The IPCC back about 1990 also predicted slow periods of about 10 years, due to natural variation,  and we have seen a slow period of about 6 - 10 years depending on what graph you look at. This prediction surely reinforces that the IPCC is a reliable authority. Rather than playing down the pause, I would highlight this. Don't let the denialists frame the debate and make the definitions.

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  4. Wonderful article. A few weeks ago I was having a conversation with someone I know who is a long-time AGW denier who frequently waffles on exactly the position he takes.

    In that conversation he denied that anyone has claimed there was/is a pause in warming.

    Ari Jokimäki observes that "apparently, the first claims of global warming hiatus after 1998 were made in 2006 by well-known climate change mitigation opponents."

    Of course there is the distinction between the science literature and the popular literature. 

    I would like to see an attempt made to create a complete bibliography of the leading denier articles that claimed there was/is a pause in warming.

    The historical record of this travesty should be preserved.

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  5. The common practice for evaluating climate data has always been to look at a 30-year set of data (along with all the previous history that is available). That was always the way that the Canadian Building Code climate data for design was updated every 10 years, a new most recent 30 year set of data being the basis for location specific design values (along with the full history of data for each location).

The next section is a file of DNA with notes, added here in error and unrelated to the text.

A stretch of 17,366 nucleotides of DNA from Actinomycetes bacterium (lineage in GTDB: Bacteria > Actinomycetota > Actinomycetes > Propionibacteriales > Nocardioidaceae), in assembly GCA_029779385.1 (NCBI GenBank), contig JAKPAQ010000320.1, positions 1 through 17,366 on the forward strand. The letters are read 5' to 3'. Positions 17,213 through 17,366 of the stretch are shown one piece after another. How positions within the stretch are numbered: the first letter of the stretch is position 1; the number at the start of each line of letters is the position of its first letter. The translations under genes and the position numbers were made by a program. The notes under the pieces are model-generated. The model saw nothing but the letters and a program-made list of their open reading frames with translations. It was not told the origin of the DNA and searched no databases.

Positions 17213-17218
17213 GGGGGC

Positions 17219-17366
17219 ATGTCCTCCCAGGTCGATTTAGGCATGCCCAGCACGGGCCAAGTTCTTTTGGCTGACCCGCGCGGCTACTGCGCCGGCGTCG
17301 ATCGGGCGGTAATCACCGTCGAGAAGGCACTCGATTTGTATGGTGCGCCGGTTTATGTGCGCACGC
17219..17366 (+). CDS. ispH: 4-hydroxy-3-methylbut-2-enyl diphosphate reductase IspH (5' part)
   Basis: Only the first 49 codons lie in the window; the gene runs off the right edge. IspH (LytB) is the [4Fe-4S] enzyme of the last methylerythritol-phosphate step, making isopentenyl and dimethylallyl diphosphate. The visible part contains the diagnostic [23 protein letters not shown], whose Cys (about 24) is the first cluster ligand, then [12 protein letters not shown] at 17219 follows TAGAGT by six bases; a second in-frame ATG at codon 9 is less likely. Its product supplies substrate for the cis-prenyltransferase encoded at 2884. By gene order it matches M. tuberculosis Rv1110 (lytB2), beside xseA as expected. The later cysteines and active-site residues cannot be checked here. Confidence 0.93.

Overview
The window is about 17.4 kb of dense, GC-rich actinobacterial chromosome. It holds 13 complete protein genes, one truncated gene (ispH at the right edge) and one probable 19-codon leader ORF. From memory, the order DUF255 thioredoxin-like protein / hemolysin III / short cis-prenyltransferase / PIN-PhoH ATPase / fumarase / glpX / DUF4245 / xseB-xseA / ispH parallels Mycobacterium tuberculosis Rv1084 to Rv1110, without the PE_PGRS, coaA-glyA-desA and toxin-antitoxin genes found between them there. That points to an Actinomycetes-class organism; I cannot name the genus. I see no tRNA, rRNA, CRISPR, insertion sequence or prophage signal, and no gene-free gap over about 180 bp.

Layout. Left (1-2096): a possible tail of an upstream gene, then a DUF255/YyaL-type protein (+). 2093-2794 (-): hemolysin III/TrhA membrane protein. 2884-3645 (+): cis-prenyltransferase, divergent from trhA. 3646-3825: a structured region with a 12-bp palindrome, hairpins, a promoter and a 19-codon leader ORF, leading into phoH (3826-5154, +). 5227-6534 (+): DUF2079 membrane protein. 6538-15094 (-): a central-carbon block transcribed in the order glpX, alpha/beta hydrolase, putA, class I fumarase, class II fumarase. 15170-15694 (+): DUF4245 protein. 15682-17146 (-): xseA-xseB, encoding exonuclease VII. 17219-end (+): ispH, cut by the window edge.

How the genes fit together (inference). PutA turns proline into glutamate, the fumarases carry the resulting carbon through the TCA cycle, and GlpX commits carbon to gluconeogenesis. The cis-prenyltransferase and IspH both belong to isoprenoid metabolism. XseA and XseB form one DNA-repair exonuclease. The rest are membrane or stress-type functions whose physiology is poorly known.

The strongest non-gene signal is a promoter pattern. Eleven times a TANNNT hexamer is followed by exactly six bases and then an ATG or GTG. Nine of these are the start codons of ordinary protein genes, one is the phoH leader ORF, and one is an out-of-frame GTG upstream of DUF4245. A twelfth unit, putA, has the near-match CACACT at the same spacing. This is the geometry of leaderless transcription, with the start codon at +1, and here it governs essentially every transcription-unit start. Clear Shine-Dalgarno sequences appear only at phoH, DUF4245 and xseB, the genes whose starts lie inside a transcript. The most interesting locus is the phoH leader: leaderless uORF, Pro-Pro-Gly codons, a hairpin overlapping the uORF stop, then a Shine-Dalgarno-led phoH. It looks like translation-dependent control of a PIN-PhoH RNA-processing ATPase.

An appropriate way to look at the trend of the data is the 30-year rolling average.

    There has been no pause/hiatus in the 30-year riolling average. Evene the 40 year satellite data would show a fairly steady rise of the 10 years of 30-year rolling average.

    Looking at shorter sets of data (or cherry-picking bits of detail from the historical record) is the only way to create the impression of justification for claims that warming due to increased CO2 is not continuing to occur, or the rate of warming has dramatically changed from a previous rate in a way that is inconsistent with the current best understanding of climate science.

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  6. A deep dive comes up with a fascinating report. Thanks for this; great stuff. 

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  7. @5 OPOF, I have great difficulty explaining this to people, I'm guessing because 30 years in some cases a significant fraction of their lives. Even people with some matematical training are happy to pick a couple of yeaars to prove their point but to ignore long term trends.  Personally I hope that the models and trends are shown to be erroneous, but the evidence is stacked against that I believe.